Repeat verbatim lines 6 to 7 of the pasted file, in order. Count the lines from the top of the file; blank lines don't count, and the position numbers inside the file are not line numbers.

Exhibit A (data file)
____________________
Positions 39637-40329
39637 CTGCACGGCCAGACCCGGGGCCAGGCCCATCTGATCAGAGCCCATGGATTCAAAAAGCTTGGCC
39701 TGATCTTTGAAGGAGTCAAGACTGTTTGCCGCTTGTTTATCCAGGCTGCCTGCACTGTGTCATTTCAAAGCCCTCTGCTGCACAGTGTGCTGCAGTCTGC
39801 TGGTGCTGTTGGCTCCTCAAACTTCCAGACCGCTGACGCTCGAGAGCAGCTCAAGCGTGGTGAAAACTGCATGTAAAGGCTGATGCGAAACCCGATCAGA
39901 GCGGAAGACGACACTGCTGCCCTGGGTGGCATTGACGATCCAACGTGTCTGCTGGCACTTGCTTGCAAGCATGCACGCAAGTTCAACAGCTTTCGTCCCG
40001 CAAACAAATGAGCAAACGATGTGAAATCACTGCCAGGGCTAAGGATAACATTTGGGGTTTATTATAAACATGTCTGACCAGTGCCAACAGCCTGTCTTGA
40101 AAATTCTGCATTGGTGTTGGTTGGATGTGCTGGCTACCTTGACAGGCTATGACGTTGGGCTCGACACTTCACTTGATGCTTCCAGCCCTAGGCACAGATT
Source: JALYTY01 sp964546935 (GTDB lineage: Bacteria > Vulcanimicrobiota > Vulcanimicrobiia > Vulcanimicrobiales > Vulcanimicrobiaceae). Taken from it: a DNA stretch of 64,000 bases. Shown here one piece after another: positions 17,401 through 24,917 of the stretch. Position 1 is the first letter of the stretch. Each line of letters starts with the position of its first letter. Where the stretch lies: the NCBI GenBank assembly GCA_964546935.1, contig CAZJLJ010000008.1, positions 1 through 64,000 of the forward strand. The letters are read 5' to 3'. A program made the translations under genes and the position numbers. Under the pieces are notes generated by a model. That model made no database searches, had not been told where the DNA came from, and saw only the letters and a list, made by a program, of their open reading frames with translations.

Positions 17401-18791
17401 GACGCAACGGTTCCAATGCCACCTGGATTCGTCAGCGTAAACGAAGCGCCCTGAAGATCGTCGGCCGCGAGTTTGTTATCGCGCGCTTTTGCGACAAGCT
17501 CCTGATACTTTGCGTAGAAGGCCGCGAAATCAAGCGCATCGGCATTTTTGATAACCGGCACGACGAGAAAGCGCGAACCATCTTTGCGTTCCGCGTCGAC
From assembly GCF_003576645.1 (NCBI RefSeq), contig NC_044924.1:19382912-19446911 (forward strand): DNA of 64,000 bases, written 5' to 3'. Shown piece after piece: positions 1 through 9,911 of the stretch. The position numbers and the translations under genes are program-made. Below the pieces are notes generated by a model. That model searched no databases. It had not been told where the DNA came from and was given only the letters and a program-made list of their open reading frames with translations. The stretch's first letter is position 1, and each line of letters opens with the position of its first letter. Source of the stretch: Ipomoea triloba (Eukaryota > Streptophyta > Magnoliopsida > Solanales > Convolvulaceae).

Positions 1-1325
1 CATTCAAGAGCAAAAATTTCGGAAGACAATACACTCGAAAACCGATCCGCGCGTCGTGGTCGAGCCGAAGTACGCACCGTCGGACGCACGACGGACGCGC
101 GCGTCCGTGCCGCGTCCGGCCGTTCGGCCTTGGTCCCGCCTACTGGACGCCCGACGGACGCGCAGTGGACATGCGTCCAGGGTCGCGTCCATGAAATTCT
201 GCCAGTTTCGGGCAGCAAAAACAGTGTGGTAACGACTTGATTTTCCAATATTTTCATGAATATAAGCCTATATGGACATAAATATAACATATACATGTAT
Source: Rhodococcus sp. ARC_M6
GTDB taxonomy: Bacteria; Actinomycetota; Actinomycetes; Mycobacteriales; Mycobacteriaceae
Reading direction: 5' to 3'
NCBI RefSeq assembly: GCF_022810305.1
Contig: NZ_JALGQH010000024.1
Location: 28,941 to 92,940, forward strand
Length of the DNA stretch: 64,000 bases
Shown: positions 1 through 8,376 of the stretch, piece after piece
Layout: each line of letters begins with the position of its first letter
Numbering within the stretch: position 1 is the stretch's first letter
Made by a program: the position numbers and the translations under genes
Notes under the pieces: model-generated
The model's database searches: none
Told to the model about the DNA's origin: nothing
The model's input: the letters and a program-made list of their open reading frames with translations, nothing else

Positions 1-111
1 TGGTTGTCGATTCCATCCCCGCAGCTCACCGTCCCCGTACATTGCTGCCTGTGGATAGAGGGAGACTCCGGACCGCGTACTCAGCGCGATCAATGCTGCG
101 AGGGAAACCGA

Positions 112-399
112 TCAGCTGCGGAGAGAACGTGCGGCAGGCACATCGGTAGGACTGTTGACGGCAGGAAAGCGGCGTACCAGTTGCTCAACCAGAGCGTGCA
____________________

40001 CAAACAAATGAGCAAACGATGTGAAATCACTGCCAGGGCTAAGGATAACATTTGGGGTTTATTATAAACATGTCTGACCAGTGCCAACAGCCTGTCTTGA
40101 AAATTCTGCATTGGTGTTGGTTGGATGTGCTGGCTACCTTGACAGGCTATGACGTTGGGCTCGACACTTCACTTGATGCTTCCAGCCCTAGGCACAGATT